Armed French police sent into Dijon to quell ethnic gang violence

PARIS (Reuters) - Armed police were sent into a suburb of Dijon in eastern France to restore order after score-settling between rival gangs resulted in a fourth night of street violence.

Trouble erupted on Friday when some 100 Chechen youths from across France descended on the Dijon suburb of Gresilles to avenge an attack on a Chechen teenager earlier in the week, police officials said.

Gresilles is a low-income neighbourhood with a heavy North African immigrant population. A Dijon police source described the ethnic Chechens as heavily armed and said they had told local law enforcement they had come “to clean things up”.

Deputy interior minister Laurent Nunez travelled to Dijon and said the violence must end. He denied police had been slow to intervene, praised their courage, and said reinforcements would remain in the city as long as needed.

Regional radio station France Bleu quoted Dijon prosecutor Eric Mathias as saying he had opened an investigation into attempted murder by an organised group and incitement to violence.

Mathias said Chechens had allegedly used social media to issue a France-wide call for retaliation against the Maghreb community in Gresilles.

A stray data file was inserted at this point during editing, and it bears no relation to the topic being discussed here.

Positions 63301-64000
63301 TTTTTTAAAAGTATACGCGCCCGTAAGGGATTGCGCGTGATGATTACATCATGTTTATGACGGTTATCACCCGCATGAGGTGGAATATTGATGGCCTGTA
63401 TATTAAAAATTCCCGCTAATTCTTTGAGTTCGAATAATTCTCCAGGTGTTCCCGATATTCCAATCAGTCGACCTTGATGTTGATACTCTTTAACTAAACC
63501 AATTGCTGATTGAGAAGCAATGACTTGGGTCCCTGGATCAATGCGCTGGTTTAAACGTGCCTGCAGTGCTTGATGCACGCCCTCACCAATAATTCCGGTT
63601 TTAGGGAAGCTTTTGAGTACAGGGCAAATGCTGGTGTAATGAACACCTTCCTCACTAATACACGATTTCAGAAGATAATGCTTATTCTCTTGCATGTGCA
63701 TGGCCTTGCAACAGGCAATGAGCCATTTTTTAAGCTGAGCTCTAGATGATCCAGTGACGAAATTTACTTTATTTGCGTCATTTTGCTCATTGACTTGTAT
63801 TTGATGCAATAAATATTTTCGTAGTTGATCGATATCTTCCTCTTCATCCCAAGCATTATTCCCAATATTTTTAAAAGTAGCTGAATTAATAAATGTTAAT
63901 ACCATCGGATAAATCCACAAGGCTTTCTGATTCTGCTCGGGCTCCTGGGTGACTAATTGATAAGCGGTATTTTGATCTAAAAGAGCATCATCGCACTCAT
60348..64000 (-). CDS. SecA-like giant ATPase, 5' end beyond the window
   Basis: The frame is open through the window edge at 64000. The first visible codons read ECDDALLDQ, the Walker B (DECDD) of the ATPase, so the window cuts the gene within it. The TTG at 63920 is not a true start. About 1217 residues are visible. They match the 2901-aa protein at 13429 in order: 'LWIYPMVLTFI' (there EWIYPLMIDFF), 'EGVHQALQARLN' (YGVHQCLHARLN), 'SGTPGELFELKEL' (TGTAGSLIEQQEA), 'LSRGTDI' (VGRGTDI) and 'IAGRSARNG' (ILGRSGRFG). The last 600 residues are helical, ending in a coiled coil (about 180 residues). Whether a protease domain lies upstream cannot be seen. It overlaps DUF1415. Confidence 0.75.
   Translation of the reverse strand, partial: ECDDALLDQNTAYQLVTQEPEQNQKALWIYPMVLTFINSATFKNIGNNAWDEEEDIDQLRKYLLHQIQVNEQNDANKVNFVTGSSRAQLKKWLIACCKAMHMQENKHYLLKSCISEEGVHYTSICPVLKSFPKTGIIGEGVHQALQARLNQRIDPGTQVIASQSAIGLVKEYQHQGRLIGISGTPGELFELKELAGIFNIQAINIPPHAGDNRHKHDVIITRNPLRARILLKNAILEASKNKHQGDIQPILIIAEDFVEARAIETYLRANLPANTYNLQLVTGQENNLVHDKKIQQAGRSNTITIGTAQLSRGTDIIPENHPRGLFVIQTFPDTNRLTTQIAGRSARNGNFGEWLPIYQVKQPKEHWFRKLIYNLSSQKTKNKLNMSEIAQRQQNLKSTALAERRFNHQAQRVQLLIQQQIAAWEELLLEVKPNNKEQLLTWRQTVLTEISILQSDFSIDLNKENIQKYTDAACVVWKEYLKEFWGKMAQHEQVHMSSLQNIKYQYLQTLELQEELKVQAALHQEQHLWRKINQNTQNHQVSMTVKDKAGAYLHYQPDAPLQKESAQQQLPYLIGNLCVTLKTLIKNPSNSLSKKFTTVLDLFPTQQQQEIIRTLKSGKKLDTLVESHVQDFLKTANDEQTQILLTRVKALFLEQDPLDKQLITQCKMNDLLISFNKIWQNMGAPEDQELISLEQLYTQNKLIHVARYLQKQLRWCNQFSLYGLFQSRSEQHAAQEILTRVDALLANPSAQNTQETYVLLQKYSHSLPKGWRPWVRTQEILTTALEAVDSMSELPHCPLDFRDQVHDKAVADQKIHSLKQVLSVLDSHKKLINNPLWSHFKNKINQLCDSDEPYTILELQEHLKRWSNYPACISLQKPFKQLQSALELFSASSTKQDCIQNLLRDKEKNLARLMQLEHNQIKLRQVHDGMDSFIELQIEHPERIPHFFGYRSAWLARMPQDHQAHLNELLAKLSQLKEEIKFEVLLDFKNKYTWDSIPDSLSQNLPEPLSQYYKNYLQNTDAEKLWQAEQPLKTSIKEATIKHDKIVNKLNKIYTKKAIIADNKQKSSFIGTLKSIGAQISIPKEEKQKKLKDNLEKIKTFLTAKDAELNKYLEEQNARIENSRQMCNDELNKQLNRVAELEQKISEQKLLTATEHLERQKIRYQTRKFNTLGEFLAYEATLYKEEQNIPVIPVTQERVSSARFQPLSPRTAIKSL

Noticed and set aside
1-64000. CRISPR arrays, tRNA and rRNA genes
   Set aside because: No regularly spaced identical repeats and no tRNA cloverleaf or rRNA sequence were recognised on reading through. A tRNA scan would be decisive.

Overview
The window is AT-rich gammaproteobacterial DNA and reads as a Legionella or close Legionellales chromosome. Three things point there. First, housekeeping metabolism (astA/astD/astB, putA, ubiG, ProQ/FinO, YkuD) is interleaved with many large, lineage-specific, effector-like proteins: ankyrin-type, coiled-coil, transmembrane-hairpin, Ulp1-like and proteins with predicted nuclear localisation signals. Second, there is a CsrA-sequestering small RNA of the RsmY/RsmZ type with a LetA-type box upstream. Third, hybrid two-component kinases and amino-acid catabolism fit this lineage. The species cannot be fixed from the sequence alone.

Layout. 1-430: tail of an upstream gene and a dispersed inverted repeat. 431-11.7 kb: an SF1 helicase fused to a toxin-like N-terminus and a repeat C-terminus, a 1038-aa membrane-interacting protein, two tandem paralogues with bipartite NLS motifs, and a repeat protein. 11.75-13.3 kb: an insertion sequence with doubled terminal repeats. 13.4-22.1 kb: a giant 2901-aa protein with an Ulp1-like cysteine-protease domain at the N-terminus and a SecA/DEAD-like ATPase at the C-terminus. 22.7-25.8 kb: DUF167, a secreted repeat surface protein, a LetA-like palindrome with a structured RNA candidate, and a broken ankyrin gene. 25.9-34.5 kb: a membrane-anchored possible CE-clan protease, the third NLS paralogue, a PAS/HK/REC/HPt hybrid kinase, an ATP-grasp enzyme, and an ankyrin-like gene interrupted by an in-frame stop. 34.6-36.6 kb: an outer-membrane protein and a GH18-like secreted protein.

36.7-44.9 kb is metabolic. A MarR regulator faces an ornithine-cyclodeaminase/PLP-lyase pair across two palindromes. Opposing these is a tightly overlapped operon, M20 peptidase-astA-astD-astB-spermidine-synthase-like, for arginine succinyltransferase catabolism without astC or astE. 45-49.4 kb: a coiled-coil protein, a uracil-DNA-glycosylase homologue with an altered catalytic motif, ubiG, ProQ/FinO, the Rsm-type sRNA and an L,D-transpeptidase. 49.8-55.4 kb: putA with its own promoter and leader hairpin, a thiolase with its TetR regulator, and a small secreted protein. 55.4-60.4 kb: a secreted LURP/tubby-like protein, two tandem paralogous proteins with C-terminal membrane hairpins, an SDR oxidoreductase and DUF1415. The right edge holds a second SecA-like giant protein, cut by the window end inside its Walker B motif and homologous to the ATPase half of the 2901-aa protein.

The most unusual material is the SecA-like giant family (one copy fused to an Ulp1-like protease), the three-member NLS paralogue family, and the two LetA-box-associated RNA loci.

Videos, whose provenance Reuters could not immediately authenticate, circulated at the weekend showing dozens of hooded Chechen men, some wearing balaclavas and brandishing handguns or knives, out in the streets of the Dijon suburb.

“We’re no longer in a (functioning) Republic when that is how things play out,” Dijon mayor Francois Rebsamen told BFM TV, denouncing a lack of police resources in provincial cities.

Stephan Ragonneau, regional secretary of the national Alliance Police union, told Reuters the Chechens were “very mobile, very organised, armed (and) hooded”.

“It would have been dangerous to intervene (earlier),” Ragonneau said. “If it had kicked off, there would have been shooting everywhere. There would certainly have been injuries, deaths.”

Reporting by Sudip Kar-Gupta, Caroline Pailliez and Richard Lough; Editing by Himani Sarkar, John Stonestreet and Giles Elgood